Another skinhead pal had a sort of epiphany somewhere along the way, grew his hair and has, for the last 25 years or more worked for the Commission for Racial Equality. He also married a lovely Anglo-Indian girl. I was best man at the wedding. Strange how things work out really.
I think what I am trying to say here is this.
I hold views that some would consider right wing but none that are far right. I also hold views that some would call left wing or, oh dear, liberal.
My wife calls me ‘the random man.’ I’ve never been certain why but perhaps she’s right. I never fly my flag for any side solely. I spread my views across a spectrum political or otherwise. I cherry pick what I want to believe. If I like it I like it. I couldn’t care less if what I like is right, left, liberal or something else.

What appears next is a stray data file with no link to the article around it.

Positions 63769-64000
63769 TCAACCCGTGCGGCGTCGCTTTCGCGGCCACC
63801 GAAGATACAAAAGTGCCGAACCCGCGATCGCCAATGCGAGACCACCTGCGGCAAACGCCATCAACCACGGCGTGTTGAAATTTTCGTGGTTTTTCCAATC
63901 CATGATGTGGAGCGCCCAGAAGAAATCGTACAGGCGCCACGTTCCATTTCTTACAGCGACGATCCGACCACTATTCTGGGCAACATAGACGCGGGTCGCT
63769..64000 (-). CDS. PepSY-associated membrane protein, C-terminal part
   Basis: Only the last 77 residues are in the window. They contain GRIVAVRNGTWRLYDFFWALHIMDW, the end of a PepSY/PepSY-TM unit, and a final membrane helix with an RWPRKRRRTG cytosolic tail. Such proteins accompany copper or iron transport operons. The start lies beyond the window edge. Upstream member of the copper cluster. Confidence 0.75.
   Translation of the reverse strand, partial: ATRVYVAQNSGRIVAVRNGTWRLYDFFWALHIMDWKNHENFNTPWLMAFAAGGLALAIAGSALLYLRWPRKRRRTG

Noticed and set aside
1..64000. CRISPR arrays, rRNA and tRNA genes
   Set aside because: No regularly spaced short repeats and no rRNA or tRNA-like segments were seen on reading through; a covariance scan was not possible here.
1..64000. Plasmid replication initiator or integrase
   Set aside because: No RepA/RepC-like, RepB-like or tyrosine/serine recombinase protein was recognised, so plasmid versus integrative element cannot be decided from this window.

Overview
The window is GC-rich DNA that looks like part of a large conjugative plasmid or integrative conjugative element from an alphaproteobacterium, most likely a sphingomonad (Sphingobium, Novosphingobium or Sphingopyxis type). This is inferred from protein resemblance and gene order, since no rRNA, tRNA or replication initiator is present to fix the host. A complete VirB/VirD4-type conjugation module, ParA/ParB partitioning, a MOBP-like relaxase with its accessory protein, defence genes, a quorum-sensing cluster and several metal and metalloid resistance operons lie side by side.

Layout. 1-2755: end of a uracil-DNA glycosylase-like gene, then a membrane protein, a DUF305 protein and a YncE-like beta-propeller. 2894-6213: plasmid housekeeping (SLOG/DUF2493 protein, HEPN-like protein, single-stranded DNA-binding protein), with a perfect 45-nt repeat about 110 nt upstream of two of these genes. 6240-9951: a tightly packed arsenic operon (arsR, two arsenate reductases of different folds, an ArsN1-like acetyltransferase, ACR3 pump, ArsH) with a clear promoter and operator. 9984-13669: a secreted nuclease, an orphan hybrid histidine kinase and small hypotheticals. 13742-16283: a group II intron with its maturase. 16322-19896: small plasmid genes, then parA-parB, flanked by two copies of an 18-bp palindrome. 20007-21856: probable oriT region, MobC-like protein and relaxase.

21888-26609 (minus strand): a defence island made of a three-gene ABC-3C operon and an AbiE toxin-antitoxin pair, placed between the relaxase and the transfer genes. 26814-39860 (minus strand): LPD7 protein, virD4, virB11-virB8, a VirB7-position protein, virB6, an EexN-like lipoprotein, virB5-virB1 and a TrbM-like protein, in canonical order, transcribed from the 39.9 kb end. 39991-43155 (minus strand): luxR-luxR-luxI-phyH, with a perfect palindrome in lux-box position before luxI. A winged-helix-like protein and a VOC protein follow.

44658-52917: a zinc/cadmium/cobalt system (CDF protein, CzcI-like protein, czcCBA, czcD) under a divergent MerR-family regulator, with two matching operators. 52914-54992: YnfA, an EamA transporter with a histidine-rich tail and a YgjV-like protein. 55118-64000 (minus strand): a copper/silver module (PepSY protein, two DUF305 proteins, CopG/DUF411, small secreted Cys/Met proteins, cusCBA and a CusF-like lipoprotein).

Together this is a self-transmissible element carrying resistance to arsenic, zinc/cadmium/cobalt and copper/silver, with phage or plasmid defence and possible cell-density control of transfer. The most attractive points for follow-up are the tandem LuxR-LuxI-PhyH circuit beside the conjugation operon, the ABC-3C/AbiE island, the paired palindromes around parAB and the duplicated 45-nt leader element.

Yes, I do tend to go on – and on – and on – and on about the numbers of immigrants, particularly Muslim, in Britain who clearly do not respect western British values and are not prepared to even attempt to fit into our country and our ways.
It irritates me intensely – as if you didn’t know.
I do acknowledge that many do fit in though – there are many Muslims serving in Britain’s armed forces for starters.
I have a history. I have skeletons in many closets. I have done bad things. Along the way I hope I’ve done a few good things too – well I’ve helped keep the British beer industry afloat for one thing.
I am not a liberal nor a conservative nor a socialist. I am all of them. I love animals – more than people much of the time. I would die for my wife and daughter albeit I’d prefer not to. I support all and any campaigns to protect the environment or wildlife. I am simple and complicated and flawed and generous and cruel and happy and depressed and confused and human.
Aren’t you at least a little bit like me?
Well, maybe not that ice cream van thing in the middle of a riot obviously. I’ll tell you about that one day.